Sacred to the memory
wife of JEREMIAH DIPLOCK
who died Sept. 14th
aged 51 years
who died the 30th of June 1859
aged 9 years
who died the 28th of August 1854
aged 2 years
who died 18th June 1885
aged 86 years
who died 18th Sept 1902
aged 60 years
The grave of Sarah (nee Pepperill) and Jeremiah Diplock and three of their children is in the Wollombi Cemetery in New South Wales. There are several other graves belonging to other Diplock’s, which possibly indicates that this was a family plot. It’s the first grave that I have intentionally set out to find as Sarah and Jeremiah are my paternal great-great-great grandparents. Despite spending most of my childhood in the neighbouring town I never knew that my ancestors were early settlers of the area, probably because cemeteries and family history aren’t all that important when your young. I admit that when I located the grave I choked up with emotion and I may have introduced myself to them………..
Jeremiah Diplock was born in 1798 is Sussex, England and came to Australia onboard the Coromandel in 1819 as punishment for being found guilty of burgling the house of Richard Verral. On arrival in New South Wales Jeremiah was sent to work at Windsor and the convict indents show that in 1825 he was working with the clearing party of William Hovell at Minto. After serving his 7 year term Jeremiah had his Ticket of Freedom granted in 1826. The 1828 census records that Jeremiah was then working on the property of Alexander Livingstone, which was on the banks of the Paterson River.
Sarah Pepperill was born around 1809 is Essex, England and by 1830 she was working for William Mantle as a servant at the Catherine Wheel public house at New Brentford. She was charged in April that year of stealing 9 sovereigns from her employer, but stated that she happened upon a purse containing money on the steps of a nearby house. Whilst a constable William Durban testified that a Mr Powell did indeed lose a purse containing a sum of money around the time the judge found Sarah guilty of theft and sentenced her to 7 years transportation.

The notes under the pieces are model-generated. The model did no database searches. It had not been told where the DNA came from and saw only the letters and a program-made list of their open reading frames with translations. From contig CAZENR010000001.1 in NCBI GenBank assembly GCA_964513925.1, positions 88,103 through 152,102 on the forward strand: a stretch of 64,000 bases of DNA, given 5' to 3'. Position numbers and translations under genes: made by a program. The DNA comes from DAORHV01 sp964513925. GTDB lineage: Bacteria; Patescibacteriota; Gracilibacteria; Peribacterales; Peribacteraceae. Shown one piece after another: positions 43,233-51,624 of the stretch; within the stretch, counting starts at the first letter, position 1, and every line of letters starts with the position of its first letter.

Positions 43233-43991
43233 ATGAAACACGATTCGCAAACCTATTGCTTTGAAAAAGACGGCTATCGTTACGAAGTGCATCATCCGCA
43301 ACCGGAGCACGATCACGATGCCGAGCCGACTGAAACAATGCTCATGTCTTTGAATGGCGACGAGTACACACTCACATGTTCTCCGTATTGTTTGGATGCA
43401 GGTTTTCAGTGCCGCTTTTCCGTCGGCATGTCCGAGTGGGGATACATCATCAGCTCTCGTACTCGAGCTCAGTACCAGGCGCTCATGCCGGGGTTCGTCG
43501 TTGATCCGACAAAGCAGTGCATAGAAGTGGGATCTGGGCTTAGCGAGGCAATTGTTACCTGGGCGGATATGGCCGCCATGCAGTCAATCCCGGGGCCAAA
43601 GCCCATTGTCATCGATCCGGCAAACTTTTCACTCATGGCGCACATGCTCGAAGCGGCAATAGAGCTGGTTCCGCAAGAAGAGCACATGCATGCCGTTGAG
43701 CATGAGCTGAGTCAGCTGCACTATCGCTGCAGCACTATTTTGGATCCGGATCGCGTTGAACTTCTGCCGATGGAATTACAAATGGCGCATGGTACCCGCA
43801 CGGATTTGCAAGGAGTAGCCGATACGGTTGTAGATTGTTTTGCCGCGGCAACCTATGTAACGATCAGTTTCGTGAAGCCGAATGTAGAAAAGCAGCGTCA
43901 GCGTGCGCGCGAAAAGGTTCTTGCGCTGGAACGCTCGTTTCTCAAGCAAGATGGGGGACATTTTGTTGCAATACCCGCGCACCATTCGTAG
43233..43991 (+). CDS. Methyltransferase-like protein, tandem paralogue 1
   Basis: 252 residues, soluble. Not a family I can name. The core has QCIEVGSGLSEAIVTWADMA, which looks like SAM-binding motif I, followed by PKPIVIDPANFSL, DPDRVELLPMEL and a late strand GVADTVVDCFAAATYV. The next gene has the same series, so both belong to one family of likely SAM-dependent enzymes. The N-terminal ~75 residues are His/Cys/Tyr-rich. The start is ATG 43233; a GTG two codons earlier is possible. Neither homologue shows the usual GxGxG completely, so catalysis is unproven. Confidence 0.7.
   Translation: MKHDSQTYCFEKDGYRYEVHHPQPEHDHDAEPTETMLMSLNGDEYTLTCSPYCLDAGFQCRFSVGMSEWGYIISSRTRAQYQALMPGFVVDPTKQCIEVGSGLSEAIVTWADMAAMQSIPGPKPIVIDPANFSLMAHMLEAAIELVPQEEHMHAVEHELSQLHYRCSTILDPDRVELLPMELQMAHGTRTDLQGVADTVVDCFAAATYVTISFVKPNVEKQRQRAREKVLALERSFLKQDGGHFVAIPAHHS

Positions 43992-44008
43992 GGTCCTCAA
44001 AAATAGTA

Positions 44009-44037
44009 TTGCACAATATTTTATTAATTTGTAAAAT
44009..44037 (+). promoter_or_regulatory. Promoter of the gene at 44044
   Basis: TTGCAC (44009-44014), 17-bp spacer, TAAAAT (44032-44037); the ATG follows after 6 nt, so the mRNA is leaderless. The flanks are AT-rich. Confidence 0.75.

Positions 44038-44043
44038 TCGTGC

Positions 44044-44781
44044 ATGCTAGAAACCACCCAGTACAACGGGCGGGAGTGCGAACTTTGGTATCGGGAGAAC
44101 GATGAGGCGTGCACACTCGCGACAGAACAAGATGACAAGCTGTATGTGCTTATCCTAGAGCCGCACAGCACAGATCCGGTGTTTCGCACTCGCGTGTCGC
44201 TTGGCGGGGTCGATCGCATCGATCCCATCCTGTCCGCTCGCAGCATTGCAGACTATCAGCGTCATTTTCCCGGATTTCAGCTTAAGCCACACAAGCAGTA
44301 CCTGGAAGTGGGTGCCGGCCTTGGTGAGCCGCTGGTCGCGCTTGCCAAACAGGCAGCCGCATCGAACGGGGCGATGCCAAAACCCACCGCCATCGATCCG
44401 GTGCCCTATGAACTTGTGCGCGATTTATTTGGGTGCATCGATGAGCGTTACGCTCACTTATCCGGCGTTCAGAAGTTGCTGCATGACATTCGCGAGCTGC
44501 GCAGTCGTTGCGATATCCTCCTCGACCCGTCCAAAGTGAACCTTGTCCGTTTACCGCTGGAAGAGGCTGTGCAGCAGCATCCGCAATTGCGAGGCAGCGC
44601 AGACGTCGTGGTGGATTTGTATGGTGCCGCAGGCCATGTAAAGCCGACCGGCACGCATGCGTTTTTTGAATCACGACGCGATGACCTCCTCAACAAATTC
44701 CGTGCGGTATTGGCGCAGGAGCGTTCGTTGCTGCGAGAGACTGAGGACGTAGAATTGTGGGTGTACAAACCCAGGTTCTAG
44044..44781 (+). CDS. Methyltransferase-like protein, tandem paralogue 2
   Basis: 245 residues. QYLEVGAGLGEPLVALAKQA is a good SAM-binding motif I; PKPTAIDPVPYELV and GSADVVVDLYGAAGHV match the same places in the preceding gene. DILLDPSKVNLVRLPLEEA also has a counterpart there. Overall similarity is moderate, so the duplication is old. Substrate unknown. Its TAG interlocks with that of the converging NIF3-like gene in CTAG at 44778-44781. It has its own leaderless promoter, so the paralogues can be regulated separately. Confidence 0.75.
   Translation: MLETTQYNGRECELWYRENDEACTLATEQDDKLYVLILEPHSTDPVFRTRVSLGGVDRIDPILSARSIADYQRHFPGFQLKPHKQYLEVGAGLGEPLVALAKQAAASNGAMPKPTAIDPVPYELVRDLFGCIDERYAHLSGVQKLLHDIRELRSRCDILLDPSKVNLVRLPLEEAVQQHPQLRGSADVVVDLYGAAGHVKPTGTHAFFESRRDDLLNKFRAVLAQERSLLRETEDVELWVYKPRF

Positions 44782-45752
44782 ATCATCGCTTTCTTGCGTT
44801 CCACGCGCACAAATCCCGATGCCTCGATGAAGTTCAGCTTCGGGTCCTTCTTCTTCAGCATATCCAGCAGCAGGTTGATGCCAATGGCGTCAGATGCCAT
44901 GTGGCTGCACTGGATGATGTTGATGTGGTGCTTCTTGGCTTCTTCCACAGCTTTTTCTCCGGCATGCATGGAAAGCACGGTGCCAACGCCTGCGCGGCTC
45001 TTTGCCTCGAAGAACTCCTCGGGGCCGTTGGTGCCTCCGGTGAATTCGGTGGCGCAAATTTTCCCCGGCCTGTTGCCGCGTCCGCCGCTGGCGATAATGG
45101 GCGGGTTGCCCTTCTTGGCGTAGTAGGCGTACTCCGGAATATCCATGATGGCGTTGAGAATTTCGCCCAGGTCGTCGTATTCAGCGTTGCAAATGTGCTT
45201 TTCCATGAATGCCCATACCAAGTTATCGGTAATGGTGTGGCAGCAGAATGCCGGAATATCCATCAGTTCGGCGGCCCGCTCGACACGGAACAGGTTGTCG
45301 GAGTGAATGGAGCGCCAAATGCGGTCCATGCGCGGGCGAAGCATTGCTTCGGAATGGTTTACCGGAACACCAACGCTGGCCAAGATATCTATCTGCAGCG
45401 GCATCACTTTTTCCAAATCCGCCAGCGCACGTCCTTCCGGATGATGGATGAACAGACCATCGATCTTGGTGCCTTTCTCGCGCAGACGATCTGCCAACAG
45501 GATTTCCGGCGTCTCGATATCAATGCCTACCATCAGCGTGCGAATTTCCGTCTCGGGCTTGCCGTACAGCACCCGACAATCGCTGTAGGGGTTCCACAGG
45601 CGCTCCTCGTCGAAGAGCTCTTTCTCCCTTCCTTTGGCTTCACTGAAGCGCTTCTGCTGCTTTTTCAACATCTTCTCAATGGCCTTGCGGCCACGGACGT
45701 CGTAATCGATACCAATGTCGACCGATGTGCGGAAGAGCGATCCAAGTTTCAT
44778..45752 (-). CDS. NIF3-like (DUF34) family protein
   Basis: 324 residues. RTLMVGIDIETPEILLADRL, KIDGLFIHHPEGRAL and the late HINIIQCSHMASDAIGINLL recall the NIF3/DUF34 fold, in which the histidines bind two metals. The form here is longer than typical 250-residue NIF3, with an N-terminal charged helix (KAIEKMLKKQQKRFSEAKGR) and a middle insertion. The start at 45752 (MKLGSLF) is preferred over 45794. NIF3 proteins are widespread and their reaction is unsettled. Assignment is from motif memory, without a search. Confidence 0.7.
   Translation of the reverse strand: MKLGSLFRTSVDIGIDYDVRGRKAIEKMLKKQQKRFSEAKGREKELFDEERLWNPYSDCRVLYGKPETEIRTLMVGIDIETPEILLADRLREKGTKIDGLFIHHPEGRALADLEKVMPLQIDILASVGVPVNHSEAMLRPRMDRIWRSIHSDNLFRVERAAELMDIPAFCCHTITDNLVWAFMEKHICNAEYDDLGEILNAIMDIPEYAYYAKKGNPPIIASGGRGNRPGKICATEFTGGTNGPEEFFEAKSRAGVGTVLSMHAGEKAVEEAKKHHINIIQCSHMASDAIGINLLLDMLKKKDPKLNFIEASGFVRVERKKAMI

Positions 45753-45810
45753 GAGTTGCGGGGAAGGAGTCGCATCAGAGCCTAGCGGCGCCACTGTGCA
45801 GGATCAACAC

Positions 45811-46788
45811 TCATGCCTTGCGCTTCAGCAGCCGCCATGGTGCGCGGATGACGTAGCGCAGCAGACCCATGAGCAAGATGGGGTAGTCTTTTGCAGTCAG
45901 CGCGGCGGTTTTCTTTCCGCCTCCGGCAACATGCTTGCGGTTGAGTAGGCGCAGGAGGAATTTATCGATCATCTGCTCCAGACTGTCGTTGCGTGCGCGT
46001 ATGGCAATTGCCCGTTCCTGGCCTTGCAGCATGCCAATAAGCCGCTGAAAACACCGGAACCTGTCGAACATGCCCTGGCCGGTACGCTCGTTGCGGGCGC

Sarah sailed to New South Wales onboard the Earl of Liverpool and arrived in Sydney on April 17, 1831. Sarah spent 11 days in Sydney Gaol before she boarded the Caledonia, which would take her via a night’s stay in Newcastle Gaol, up river and into the service of Alexander Livingstone where she met Jeremiah.
Within five months Sarah and Jeremiah had lodged an application to marry, which was granted and the couple married in Maitland on October 24, 1831. Marriage for a female convict effectively transferred their ‘ownership’ from their employer to their husband, so quick marriage was an attractive option for female convicts. Additionally, the government was keen to populate the colony and encouraged marriage between convicts.
About the time of their marriage Jeremiah began a new career as a cattle rustler. A letter dated 15th February 1843 written by the Police Magistrate refers to Jeremiah as being ‘The Captain of the Blue Company…(a) notorious gang that so long infested the Williams and Paterson (Rivers)’. The gang would steal cattle from the upper Hunter and Wollombi areas and conceal them around Dora Creek.
In 1843 Jeremiah applied for a land grant but this was turned down as a result of his cattle rustling. He continued to apply for land grants and was finally granted 100 acres near Wollombi in 1853 and from this point Jeremiah seems to have left his criminal past behind hin in favour of respectable land ownership.
Jeremiah and Sarah had 7 daughters and 2 sons. After Sarah’s death Jeremiah was taken care of by his daughter Charlotte, who is the final burial in this grave.
RIP Diplock family.